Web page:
First of all the U.K Version is NOT better than the U.S. I am so sick of so many snotty Brits making this laughable claim. All about cooking? They give no real cooking tips. Some General ones but they never go into real depth so that the viewer at home can imitate it. Sheesh. I wonder if it’s the same person making these laughable claims works for the "We Brits Are The Best At Everything’ Campaign. lol
Many of the British Cooks looked like they were in a stupor. I’m not kidding. I half expected some of them to start drooling all over themselves while Ramsay yelled and swore at them.
And contrary to popular lies, SOME of the owners or head chefs DID indeed yell or swear back at Ramsay in the U.K Version.
It is true that they didn’t ALWAYS delve into the family drama BUT IT DID HAPPEN on occasion. (Such as the Dovecoat)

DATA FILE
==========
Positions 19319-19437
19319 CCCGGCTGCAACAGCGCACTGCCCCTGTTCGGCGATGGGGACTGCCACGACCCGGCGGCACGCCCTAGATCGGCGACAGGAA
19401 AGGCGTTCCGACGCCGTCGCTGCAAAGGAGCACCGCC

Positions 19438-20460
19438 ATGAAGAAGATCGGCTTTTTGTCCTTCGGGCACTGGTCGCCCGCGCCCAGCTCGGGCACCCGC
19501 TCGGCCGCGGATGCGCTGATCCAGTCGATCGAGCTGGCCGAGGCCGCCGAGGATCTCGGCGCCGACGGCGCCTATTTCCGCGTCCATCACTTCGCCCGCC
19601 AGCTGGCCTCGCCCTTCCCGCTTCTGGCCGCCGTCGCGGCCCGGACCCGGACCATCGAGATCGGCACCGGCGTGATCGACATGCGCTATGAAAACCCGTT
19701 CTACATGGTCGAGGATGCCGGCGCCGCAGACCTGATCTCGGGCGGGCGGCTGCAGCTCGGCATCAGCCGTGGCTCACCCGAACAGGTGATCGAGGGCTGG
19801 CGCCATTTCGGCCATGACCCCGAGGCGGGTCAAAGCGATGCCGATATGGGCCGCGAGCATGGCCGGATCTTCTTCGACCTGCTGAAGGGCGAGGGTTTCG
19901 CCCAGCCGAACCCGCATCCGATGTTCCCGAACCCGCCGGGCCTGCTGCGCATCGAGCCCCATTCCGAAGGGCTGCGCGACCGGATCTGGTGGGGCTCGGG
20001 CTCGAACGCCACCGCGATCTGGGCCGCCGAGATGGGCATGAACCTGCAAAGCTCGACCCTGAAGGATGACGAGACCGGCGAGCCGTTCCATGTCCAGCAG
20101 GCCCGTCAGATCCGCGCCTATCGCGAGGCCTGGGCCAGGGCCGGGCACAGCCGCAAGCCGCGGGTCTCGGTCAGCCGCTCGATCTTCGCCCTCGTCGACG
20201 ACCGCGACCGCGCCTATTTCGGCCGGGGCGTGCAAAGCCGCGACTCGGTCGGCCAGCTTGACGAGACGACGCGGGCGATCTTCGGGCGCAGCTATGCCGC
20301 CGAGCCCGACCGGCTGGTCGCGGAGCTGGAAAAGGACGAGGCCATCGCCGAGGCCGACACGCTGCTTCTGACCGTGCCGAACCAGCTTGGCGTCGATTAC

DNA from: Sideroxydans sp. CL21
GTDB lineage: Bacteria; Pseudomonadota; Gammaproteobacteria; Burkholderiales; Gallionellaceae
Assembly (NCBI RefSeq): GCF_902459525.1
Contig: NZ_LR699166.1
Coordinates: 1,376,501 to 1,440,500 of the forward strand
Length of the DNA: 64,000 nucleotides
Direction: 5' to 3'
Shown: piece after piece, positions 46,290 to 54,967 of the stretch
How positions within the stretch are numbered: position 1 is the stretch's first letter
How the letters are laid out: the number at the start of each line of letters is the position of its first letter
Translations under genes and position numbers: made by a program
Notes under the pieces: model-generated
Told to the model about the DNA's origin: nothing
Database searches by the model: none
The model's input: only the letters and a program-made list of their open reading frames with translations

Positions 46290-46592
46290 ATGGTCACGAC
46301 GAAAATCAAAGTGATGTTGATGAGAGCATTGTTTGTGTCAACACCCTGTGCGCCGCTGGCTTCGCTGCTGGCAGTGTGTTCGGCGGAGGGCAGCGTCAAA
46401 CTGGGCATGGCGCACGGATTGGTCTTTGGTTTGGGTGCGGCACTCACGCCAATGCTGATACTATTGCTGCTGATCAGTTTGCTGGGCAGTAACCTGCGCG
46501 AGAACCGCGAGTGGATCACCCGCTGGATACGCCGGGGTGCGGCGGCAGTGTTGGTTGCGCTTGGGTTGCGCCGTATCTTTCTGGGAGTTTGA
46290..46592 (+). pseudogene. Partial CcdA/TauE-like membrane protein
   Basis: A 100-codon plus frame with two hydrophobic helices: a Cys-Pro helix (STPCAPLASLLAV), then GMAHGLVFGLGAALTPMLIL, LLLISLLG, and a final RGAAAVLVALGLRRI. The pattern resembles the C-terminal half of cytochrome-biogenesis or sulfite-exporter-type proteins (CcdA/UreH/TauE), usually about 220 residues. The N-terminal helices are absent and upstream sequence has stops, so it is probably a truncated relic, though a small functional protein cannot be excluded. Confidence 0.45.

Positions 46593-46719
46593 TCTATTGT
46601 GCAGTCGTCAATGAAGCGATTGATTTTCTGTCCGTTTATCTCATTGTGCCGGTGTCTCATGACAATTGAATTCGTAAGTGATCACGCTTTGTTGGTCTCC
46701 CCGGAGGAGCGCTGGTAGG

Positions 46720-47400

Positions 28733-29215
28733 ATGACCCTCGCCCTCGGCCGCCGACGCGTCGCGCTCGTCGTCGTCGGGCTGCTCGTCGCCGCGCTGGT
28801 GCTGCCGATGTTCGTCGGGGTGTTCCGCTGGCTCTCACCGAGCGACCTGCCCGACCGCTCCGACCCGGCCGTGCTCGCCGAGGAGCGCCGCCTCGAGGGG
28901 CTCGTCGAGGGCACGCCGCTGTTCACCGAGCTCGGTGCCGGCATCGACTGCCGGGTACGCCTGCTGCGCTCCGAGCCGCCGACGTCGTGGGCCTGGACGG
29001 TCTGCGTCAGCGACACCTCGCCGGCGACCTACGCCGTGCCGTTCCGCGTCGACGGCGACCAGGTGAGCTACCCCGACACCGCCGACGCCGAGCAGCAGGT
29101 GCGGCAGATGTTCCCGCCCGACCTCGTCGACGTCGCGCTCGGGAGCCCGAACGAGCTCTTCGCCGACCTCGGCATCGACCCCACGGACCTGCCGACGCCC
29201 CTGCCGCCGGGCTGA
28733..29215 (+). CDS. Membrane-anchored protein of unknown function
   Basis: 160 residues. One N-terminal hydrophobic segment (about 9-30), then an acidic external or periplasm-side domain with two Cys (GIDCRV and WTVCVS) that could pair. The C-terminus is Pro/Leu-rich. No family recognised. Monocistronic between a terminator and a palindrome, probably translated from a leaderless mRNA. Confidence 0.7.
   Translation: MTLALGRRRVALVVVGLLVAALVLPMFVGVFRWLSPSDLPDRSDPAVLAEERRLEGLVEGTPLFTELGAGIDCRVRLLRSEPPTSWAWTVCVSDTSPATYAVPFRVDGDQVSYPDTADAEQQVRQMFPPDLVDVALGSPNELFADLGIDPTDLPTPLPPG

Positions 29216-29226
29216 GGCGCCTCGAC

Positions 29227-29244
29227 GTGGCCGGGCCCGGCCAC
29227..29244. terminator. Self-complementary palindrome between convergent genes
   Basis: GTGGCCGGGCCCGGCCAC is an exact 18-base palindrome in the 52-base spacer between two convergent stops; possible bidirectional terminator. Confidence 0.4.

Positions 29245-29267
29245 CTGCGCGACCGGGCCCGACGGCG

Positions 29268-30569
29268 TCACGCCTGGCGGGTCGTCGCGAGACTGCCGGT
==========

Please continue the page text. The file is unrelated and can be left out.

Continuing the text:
Sorry but some Brits are truly delusional. Especially since all but TWO of the Restaurants Ramsay helped in the U.K either closed down or were sold. I checked every last one of them.
Don’t get me wrong. I don’t blame Ramsay. Some people simply have no business opening a Restaurant.
About 50% of the American Restaurants have also closed.
Oh and this Nonsense about "Oh Poor Ramsay being at the mercy of Fox" NONSENSE! "Poor Ramsay" was one of the Executive Producers. The show went exactly the way he wanted it to. Enough Said.

Posted by: sassy3000, Richfield | Oct 12, 2014 02:13:00 AM |

Help

I’m asking for help for friends whom bought a restaurant and it’s failing. They are dear friends and nothing is working for them. Their chef’s and cooks have been disastrous,less food and higher prizes caused by poor management. Mush more to say but keeping this simple. To see this fail for them breaks our hearts. If you read this can you help.

Waiting your reply
Thank you

Posted by: B. Leeder, Chilliwack BC Canada | Jul 05, 2013 21:41:41 PM |